[Haskell-cafe] Martin Odersky on "What's wrong with Monads"
dominique.devriese at cs.kuleuven.be
Thu Jun 28 20:53:09 CEST 2012
2012/6/27 Tillmann Rendel <rendel at informatik.uni-marburg.de>:
> MightyByte wrote:
>> Of course every line of your program that uses a Foo will change if you
>> to IO Foo instead.
> But we often have to also change lines that don't use Foo at all. For
> example, here is the type of binary trees of integers:
> data Tree = Leaf Integer | Branch (Tree Integer) (Tree Integer)
> A function to add up all integers in a tree:
> amount:: Tree -> Integer
> amount (Leaf x) = x
> amount (Branch t1 t2) = amountt1 + amountt2
> All fine so far. Now, consider the following additional requirement: "If the
> command-line flag --multiply is set, the function amount computes the
> product instead of the sum."
> In a language with implicit side effects, it is easy to implement this. We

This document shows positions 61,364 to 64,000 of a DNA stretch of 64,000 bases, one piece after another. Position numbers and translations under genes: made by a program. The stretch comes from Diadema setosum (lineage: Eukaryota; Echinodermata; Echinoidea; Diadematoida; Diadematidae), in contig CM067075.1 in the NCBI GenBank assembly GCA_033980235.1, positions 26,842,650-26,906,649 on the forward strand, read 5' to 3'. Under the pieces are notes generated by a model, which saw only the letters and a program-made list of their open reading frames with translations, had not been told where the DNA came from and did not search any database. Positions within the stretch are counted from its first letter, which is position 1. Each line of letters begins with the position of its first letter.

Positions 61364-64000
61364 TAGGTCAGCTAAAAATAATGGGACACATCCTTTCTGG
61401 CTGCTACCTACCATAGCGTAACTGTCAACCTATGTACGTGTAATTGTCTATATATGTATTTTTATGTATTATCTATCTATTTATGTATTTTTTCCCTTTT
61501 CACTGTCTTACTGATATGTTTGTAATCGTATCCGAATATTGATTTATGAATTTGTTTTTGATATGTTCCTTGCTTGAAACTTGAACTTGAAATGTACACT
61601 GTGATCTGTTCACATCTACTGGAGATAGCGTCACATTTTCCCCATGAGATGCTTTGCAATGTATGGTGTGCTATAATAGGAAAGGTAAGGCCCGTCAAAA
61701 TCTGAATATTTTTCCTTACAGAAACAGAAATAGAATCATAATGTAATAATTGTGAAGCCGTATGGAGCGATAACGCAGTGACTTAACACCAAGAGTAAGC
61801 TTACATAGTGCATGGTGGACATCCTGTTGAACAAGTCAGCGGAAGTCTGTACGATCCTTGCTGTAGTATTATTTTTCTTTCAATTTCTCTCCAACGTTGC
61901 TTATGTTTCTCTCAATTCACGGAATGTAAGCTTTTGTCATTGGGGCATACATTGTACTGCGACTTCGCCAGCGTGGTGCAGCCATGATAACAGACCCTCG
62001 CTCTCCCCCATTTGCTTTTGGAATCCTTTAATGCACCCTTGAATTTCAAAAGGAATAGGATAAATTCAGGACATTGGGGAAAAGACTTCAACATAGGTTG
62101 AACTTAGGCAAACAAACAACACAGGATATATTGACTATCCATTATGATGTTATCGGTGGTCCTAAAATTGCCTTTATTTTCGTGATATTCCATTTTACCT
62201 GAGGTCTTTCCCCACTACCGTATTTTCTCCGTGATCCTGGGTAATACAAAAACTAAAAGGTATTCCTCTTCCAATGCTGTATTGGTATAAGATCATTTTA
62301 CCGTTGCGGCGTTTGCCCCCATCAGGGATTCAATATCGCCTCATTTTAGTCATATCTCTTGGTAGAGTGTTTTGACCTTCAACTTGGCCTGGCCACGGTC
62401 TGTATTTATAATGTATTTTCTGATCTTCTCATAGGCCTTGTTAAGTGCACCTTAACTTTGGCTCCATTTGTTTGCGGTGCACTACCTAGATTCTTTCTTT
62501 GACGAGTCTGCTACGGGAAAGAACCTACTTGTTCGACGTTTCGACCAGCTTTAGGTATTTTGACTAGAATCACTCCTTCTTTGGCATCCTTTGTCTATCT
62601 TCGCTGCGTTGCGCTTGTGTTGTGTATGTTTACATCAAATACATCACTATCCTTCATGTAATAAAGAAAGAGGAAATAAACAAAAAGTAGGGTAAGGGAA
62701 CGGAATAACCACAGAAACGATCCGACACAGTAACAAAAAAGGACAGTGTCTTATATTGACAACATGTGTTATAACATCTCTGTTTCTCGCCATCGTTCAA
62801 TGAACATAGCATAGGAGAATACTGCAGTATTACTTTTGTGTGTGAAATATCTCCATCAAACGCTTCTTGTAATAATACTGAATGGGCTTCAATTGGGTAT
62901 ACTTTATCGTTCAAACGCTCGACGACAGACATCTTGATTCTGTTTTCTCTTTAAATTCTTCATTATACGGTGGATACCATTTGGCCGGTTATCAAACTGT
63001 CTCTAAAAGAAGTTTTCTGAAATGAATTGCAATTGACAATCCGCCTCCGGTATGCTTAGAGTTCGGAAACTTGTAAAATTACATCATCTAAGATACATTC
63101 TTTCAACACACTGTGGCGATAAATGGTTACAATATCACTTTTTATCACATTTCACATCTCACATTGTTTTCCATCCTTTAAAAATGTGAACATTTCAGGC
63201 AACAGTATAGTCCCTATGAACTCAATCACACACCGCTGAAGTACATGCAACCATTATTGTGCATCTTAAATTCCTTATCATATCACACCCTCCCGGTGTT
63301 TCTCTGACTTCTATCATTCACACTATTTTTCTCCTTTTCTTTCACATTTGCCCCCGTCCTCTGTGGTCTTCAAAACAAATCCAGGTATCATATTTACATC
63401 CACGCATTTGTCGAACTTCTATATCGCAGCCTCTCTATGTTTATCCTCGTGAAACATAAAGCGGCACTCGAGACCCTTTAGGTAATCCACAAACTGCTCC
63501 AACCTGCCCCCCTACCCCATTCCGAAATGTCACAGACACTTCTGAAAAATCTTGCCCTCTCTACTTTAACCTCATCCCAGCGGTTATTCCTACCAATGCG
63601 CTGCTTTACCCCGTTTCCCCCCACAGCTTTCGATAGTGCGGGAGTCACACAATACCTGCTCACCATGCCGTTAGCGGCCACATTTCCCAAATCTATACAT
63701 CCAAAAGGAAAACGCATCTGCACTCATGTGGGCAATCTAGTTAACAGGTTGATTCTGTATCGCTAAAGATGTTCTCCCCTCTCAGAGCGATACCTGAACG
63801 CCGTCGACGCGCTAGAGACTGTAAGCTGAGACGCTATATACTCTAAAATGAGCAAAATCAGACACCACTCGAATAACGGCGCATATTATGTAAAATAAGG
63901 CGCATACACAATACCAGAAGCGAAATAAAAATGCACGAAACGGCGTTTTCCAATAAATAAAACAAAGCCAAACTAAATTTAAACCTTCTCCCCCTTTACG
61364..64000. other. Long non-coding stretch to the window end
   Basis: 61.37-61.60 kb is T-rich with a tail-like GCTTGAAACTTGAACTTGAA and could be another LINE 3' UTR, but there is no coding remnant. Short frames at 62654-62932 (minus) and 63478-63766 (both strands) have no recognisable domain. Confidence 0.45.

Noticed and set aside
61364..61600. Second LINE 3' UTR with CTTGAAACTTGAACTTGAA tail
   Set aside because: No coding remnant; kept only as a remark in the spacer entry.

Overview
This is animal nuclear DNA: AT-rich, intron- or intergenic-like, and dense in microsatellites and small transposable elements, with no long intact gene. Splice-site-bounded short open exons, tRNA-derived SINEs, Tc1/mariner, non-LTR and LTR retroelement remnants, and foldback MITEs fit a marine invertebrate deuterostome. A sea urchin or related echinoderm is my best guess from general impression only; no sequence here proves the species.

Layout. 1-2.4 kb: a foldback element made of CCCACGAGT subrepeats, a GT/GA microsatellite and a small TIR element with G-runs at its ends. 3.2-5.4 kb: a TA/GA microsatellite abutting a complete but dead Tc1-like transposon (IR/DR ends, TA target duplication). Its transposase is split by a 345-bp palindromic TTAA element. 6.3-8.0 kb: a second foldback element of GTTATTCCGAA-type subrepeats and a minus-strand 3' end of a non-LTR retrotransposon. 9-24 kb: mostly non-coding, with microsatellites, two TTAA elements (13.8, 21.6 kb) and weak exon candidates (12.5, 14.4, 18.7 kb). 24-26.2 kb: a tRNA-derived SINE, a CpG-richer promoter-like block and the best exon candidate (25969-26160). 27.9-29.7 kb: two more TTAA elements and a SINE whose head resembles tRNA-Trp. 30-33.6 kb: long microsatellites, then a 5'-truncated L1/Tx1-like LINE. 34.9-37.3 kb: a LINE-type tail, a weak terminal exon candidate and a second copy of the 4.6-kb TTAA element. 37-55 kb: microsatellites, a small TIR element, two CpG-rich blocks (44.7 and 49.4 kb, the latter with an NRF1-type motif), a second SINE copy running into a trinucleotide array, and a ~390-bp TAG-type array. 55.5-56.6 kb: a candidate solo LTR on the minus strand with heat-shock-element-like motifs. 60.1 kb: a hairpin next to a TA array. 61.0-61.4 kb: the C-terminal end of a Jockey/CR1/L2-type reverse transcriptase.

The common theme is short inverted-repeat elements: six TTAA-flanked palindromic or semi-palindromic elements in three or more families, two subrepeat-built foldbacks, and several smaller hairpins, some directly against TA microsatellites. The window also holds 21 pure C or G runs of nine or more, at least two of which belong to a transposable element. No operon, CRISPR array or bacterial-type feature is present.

> just change the third line of the amount function to check whether to call
> (+) or (*). In particular, we would not touch the other two lines.
> How would you implement this requirement in Haskell without changing the
> line "amount (Leaf x) = x"?
I may be missing the point here, but having worked on large code bases
with a wide variety contributors before, I find it very advantageous
that programmers are prevented from writing an amount function whose
behaviour depends on command line arguments without at least an
indication in the type. The fact that the function can not perform
stuff like that is precisely the guarantee that the Haskell type gives
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